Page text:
I've lived in Connecticut for a few years now, and for the most part, up until a few months ago, I was fortunate to find Catholic parishes and communities that were stimulating, vibrant, socially conscious and intellectually honest. The pastors, chaplains and campus ministers who presided at Masses were intelligent, sincere, and had a way of making the faith which I identify as my own fresh, new and relevant to my life. But that was before I moved to Middletown. That was when I lived in New Haven and enjoyed the benefit of the St. Thomas More Chapel at Yale University. That was when I worked in Southbury and participated in the parish life of Sacred Heart Church. Here in Middletown, I am at a loss.
I began participating in the Eucharist at St. Pius X, a Capuchin parish. While things went well for a while, in recent weeks, the preaching has been lackluster, and the music has been so bad that Michelle and I decided to look elsewhere. Two Sundays ago, we went to St. John Church in Cromwell, and last Sunday, I went by myself to St. Francis Assisi Church in Middletown. St. John was no better than Pius X and St. Francis was simply sad.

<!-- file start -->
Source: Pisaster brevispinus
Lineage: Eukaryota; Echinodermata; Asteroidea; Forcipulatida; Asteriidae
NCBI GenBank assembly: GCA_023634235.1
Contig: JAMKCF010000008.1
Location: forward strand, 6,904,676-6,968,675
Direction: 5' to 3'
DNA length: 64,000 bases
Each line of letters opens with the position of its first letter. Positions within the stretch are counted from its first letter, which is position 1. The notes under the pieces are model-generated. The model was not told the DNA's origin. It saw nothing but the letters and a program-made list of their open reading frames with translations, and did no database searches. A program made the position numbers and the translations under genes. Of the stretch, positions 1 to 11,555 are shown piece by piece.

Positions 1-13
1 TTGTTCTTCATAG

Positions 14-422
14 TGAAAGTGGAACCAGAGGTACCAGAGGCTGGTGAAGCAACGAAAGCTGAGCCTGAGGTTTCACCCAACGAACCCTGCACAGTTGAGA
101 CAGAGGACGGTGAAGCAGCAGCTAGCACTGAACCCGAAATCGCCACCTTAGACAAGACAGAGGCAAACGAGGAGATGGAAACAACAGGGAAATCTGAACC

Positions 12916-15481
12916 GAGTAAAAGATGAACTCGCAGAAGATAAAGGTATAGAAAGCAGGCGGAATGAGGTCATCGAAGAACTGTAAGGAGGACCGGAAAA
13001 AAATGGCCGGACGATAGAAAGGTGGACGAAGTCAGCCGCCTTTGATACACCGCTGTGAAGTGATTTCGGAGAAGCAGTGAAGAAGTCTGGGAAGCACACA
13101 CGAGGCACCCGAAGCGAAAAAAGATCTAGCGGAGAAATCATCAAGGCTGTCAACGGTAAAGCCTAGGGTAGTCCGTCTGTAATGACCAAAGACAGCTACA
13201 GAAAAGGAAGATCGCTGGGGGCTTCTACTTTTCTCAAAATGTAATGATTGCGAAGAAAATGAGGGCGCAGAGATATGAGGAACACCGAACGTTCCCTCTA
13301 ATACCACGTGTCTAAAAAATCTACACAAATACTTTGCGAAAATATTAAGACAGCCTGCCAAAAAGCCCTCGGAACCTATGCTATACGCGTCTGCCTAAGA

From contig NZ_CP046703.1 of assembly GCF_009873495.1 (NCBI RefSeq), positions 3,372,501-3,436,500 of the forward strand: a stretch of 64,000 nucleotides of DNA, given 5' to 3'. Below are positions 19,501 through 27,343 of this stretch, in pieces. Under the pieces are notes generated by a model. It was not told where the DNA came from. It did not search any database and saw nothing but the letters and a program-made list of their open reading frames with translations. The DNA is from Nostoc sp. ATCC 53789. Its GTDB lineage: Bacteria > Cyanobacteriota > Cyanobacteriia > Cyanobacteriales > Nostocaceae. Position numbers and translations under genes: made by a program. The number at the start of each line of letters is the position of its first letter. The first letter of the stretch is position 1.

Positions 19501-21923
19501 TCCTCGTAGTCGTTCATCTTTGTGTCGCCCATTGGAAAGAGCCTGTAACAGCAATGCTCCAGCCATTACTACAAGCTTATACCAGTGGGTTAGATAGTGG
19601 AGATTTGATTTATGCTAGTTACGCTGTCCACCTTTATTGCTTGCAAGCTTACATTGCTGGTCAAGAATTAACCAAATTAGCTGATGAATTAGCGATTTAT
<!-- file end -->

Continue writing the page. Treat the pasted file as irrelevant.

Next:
All of this makes things very difficult for me.
My wife has been alienated from the Catholic Church by the oppressive nature of the more traditional and conservative liturgies, by the Church's stance on women, homosexuals and reproductive rights (to name a few). She went to church with me because she loves me and the churches we were attending were neither oppressive nor conservative in their liturgy or approach. She did not feel as alienated at Sacred Heart Church as in the parish in Northern Virginia where she was raised. The past few parishes here in Middletown have turned her off all over again. Where she once even looked forward to coming to church with me in Southbury, she now comes only grudgingly.
I never asked Michelle to share my faith. But I do ask her to accept that it is part of me and who I am. She has done this. She loves me and my faith. But she is concerned that I may not be able to pass on my faith to our daughter; that I will somehow force the oppressive of her childhood onto Vivian. I have no intention of doing this, but I need a little help. I need to find a parish or catholic community that is vibrant, relevant, speaks to the daily lives of ordinary women and men, seeks the ongoing reform of the Church, reaches out beyond its own walls, stands up for the poor, oppressed and hurting, rejects hatred and violence, has an attitude of openness and true dialogue with other cultures, denominations, and religions. Is that so much to ask?
I am Catholic. I wish it for my daughter with all my heart. I love my church, but hate the injustice it's leaders and many of its members perpetrate in the name of Jesus Christ. I pray that, as she gets older, I am able to find a parish somewhere where I feel comfortable taking my family to celebrate. Right now, I'm not finding any help around here.